Mar 3, 2010

While you are in the house and can supervise him, I'd have your beagle wear a rope attached to his collar -- the rope should not have projections on it that might catch on something, as the loop in a lead would. Then, when the dog puts his paws on the counter or table, I'd give a sharp jerk TO THE SIDE, telling him "Off!" in a growly-type voice. Once his front feet hit the floor, give him a "good boy" and toss a small treat near him.

The rope gives you distance, so you won't fear being bitten. It also gives you leverage to get him moving off the table. Don't jerk backwards, as you might hurt his spine. Don't get angry, just praise him once he has four on the floor. The only down-side I see to this is his claws may scratch the table.

BTW, if you use DogInShangai's method of teaching "leave it" or "off," please note he DID warn you to wear shoes. If your beagle bites while you have your foot over a treat, it is your shoes that will get the teeth, not you.

Let us know how it goes,
Posted by MaxHollyNoah
Mar 3, 2010
Hi Blue61,

Thank you for adopting the Beagle but can I ask you where you adopted the dog from? If it is an organization, they should have provided some behavioral consultation, or they shouldn't have adopted out a dog with food aggression.

Unless you are rather familiar with this kind of problem or are very determined to correct his behavior, I would suggest you return the dog before he bites you or your wife, or anybody else.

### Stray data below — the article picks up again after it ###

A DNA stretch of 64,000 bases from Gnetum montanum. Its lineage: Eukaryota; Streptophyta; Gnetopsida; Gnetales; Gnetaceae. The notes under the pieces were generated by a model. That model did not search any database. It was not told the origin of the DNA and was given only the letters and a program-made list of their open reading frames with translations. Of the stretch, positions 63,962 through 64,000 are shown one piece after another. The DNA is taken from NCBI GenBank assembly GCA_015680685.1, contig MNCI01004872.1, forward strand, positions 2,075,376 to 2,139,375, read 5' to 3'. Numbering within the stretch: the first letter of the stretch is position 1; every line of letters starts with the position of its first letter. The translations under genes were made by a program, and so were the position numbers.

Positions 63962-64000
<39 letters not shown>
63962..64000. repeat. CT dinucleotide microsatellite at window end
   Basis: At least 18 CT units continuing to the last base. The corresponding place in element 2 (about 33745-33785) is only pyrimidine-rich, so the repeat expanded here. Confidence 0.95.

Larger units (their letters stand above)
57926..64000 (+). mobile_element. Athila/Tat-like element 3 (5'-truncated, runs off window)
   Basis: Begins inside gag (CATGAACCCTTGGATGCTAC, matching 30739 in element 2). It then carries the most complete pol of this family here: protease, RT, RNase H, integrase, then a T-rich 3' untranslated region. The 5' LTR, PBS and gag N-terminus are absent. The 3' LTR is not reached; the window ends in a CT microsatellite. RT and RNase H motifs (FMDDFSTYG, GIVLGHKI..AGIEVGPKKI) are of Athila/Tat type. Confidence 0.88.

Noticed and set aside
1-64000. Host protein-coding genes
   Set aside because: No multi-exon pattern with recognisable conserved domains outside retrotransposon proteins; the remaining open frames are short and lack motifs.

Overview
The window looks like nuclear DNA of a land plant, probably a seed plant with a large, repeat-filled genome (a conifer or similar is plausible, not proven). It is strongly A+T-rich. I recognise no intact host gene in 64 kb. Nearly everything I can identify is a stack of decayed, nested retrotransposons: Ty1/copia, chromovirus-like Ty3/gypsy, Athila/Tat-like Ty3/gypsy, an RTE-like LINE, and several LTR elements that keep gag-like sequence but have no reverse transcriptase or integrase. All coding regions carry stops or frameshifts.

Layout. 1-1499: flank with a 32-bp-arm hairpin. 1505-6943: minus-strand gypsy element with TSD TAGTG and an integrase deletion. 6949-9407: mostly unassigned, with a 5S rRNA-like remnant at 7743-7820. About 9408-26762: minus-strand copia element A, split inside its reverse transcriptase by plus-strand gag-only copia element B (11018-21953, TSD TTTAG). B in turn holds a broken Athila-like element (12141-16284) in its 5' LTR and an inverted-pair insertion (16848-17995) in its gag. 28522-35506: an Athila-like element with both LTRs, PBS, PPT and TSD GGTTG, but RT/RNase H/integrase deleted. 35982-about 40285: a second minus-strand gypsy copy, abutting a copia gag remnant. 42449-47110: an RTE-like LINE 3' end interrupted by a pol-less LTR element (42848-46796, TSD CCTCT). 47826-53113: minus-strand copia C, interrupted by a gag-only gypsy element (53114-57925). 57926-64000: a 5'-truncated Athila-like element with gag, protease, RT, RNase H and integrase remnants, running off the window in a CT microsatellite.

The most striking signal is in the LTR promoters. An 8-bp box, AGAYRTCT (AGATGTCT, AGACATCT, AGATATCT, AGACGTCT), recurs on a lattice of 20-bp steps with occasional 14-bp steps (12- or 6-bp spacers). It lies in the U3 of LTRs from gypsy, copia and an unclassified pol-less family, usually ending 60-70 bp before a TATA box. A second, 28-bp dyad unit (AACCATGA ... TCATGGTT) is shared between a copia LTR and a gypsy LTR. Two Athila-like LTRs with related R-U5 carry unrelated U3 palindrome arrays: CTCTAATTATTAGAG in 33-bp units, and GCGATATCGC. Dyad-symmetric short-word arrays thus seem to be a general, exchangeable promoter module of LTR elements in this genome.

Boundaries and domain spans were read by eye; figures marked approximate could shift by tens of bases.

If you are determined to keep the dog and willing to work with his issue, I would suggest you wear a heavy glove to protect your hand and start hand-feeding him. While you are afraid of the dog, he is afraid of you too.

I think the first thing you woud need to do is to obtain his trust. Show him that YOU are the one who gives him food and shelter, as well as loving care. Through my experience of fostering dogs, they can amazingly sense your commitment. When I don't like the dog very much (because of, for example, not potty trained and wet the carpet all the time, etc.) and see him as a pain he can sense my unwillingness for taking care of him. On the other hand, when I commit myself to accept him as he is and become willing to work on the issue with him, he start trusting me and become more cooperative. Once he trusts you, you can just tell him "Uh uh" when he is about to put his paws on the table. He will respect your commands better. Right now, I am afraid he doesn't know who you are and why he has to listen to you.

Also, while you are worried about the new dining set, he has no idea if it's brand new or old. Because he is so overweight I assume his previous owner have fed him table foods all the time. To him putting his paws on the table or counter was something that he was allowed to do at his previous home. You can limit the area where he can be until he gets used to you and your wife and your home too.

It will take a while but obtaining his trust will be the key to fix his problems and to make him a happy and healthy, and trustworthy dog in the end.

Please keep in mind that returning him to the organization is always an option. He might need more experienced owner, who knows how to handle those dogs without getting hurt.